What are the lessons for hapless non-Confucian 3rd World economies? The Philippines for one has a tiny economy at a mere 1/40th of Japanese production. Bank savings and stock market assets come up to less than $100 billion equivalent. The production of all Philippine businesses does not even approach the sales of just one major Japanese conglomerate company. The Philippine ‘family’ is blood family and nothing more. The society as ‘family’ and politicians as ‘fathers’ are laughable concepts, for unlimited corruption is a state tradition. The Philippine governmental system of checks and balances among state bureaucracies and political parties has become a model of government paralysis, as Party interest has become the guide. Politicians consider the business sector as milking cow and nothing more, a tradition that creates economic paralysis and widespread poverty. Regime planning focuses on how to spend taxes and state loans on showy projects that earn contractors’ commissions for top-to-bottom bureaucratic signatories. ‘Standard’ skim-offs have risen from 10% in the 1960s to 60% these days, divided among national-level politicians down to village-level officials. State-business planning for production and mass wealth is not possible, for the two sectors distrust each other.

The Philippine populace cannot become ‘family’ either, for they are perpetually embroiled in all manner of religious and political debates. Winning arguments is much preferred over winning friends, customers and future business. Companies fight tooth and nail over tiny local markets. There are hardly any corporate mergers to access international markets. Trust is a scarce currency among Philippine entrepreneurs. Every agreement has to be written down to the fine print, so unlike Chinese business culture wherein word is bond, and ‘face’ is enough to get unsecured credits.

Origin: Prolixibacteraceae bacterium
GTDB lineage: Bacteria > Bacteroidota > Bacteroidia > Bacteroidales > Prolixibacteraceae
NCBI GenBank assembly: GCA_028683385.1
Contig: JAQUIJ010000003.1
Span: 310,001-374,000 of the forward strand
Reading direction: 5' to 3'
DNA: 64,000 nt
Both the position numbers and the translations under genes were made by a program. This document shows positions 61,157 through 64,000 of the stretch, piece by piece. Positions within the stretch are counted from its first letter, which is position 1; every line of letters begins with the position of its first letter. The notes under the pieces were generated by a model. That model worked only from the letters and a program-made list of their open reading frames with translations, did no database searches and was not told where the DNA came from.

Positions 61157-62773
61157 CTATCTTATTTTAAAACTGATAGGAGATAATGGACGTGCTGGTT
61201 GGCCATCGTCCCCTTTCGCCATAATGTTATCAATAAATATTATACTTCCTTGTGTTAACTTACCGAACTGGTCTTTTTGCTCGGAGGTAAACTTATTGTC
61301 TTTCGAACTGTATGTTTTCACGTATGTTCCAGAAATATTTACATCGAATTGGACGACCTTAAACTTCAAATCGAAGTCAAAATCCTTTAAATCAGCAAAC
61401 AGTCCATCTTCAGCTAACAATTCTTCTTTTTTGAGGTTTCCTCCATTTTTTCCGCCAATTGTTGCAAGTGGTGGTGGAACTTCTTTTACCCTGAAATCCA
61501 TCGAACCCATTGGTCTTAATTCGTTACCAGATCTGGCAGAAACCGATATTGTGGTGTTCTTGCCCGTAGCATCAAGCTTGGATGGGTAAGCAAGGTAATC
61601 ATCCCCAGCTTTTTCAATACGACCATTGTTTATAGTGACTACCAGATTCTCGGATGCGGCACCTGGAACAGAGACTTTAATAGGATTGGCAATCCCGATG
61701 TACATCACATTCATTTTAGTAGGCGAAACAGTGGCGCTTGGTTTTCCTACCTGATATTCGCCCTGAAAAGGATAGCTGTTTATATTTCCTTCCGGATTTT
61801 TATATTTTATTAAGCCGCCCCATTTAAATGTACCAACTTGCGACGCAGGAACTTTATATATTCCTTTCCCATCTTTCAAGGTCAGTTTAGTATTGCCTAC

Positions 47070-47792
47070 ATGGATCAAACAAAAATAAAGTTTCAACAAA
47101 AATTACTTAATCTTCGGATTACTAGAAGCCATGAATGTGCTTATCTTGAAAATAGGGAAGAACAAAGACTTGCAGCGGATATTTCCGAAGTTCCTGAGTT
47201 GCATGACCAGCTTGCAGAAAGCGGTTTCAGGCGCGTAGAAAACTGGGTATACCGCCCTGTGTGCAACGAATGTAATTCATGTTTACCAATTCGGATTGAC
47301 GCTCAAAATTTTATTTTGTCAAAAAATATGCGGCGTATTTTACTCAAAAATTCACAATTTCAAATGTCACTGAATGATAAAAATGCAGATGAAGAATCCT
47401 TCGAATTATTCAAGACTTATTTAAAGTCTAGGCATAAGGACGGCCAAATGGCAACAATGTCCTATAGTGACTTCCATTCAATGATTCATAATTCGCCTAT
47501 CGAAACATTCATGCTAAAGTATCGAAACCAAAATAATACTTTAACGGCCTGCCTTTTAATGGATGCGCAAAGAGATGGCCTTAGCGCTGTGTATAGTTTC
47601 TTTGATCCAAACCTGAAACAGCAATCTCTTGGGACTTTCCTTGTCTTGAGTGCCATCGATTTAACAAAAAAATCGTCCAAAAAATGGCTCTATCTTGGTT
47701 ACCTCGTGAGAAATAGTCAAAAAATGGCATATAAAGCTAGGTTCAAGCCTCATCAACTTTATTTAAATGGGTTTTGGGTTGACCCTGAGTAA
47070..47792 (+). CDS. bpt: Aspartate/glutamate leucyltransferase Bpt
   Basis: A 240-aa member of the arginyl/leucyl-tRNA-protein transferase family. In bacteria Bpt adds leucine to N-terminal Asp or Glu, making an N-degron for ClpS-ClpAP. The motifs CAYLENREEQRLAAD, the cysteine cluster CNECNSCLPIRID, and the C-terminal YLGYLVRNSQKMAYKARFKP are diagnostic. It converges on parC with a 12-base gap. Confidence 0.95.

Philippine oligarchs for their part will never stomach the concept of workers as ‘family,’ for tradition teaches that employees are mere tools for acquisition of more wealth. Further, Philippine rich-poor gaps are so stratospheric that the rich have a world of their own that is so strange from that of the masses. ‘Gods’ and ‘slaves’ cannot be ‘family.’ Workers have retaliated for decades thru strikes and work stoppages that scared away foreign investors. Lately, companies have used job scarcity as an effective tool to minimize wages and employee benefits thru contractual employment, outsourcing, and endless recycling of ‘trainees.’ Not one Philippine entrepreneur seems to think that raising employee incomes results to larger markets which means more sales and profits. ‘Each to himself’ is the prevalent culture.
All these considered, one way out of poverty becomes clear for the Philippines and the rest of the 3rd World: create mutual help and social harmony among all sectors of society by adopting the Confucian concept of ‘family.’ The 3rd World can even improve on the Confucian culture by passing laws that grant state loans to thousand-employee groups that set up joint ventures with 1st World corporations. Such laws will enable employee masses to earn high ‘sideline income’ (dividends) while acquiring fortunes in stock shares. Employee part-ownership of companies thru state loans will fast-track the development of a Confucian culture while building what the 3rd World sorely lacks: economic democracy.

No comments: